Anabel Juárez: Recordar Es Vivir

April 5–June 25, 2022  |  Mini Gallery

Carolyn Campagna Kleefeld Contemporary Art Museum (the Museum) presents Recordar Es Vivir (Remembering is Living), a new solo exhibition by Los Angeles-based artist Anabel Juárez which integrates ceramic objects, sculptural media, and drawings to commemorate a sense of home that is both felt and created. Developed during her 2021 tenure as Artist in Residence for the CSULB Center for Contemporary Ceramics, this new project brings memories of her formative years living in Michoacán, México to life. In the central sculptural installation entitled Recuerdos (Memories), Juárez pays homage to sentimental objects as she constructs a repository for her recontextualized childhood recollections. Through this multimedia installation and a pair of works on paper, the artist builds a bridge between the past and the present and proposes questions around concepts of home following emigration. The exhibition runs from April 5 to June 25 in the Museum’s Mini Gallery.

Inspired by the pushcarts of street vendors who labor on both sides of the US/Mexico border, dual multi-tiered carts serve as the framework for Recuerdos. These custom-built metal carts are reminders of the experiences of migrant communities. In creating this work, Juárez considers the act of migration itself, imagining what migrants carry with them, physically and emotionally, to remind themselves of what they left behind. The artist’s conglomerations intuitively interpret personal experiences and use artistic means to embody memories of people or places.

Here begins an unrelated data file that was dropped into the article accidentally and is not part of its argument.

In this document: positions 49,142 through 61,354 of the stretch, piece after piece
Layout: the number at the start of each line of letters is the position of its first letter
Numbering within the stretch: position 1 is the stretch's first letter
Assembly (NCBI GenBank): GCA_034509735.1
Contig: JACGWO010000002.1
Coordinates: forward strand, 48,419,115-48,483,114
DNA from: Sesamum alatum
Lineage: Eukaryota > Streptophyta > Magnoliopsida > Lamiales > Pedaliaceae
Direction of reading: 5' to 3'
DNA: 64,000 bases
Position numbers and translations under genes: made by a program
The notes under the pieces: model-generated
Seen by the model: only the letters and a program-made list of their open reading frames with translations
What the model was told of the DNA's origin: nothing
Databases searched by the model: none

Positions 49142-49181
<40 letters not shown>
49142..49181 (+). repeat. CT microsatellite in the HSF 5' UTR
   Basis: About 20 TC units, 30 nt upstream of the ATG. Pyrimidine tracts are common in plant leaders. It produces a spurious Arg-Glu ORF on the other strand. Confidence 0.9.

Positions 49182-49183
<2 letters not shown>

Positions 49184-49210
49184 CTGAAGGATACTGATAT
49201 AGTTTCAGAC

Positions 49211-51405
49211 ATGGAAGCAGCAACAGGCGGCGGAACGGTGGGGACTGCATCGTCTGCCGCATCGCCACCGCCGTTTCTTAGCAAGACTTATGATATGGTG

When the artist immigrated to the United States in 2003 at the age of fifteen, she could only pack a backpack full of possessions to take on her journey across the border. According to Juárez, the chosen items then became catalysts for accessing “memories of the experiences, the people I left behind, and the place that I called home.” The artist’s object selection process in developing Recuerdos parallels her experience of packing to leave home as a young teenager. Some sculptures—the backpack, stuffed animals, and Purepécha doll—represent real objects which have emotional or symbolic value. Their iridescent and luster glazes imbue them with a precious quality. All the hand-built ceramic objects, from small furniture, household tools, and spiritual icons like the Sacred Heart, tree of life, and Virgin Mary are mementos that act as mediators between a tangible place and the intangible experience.

Additional objects in Recordar Es Vivir blend dreamed imagery, real images of migration, and literal traces or indices of Juárez’s childhood home. Resting atop the carts, glass roof structures make the carts themselves house shaped and symbolize a memory of home close to the artist’s heart. She recalls serene moments in the house where she grew up, saying she was “mesmerized by the sun rays shining through the ceramic roof tiles in my room,” and used the translucency of glass to convey this. A pair of pastel drawings entitled Portal and Window are rubbings made during a past visit to the same childhood home. In combination with ceramic sculptures on and around the metal cart, these works on paper introduce a sense of a place into the exhibition and emphasize how a home’s structural remnants can be cherished.

Moving between abstraction and representation, Juárez’s works directly relate to objects that she surrounds herself with to feel "at home." The artist shared, “I was drawn to the notion of a mobile home full of souvenirs as a way of talking about mobility and the objects and imagery that help me feel connected to my culture and my home, no matter where I am geographically.” In making works to exist as metaphorical keepsakes, the artist’s objects themselves become portals to home, symbols of cultural celebration, and tributes to nostalgic memories that live on through time and space.

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details of ceramic sculptures by Anabel juarez

Detail images of sculptural ceramic works in Recuerdos, the central installation of Recordar Es Vivir. Courtesy of the Artist. Photos by Tatiana Mata.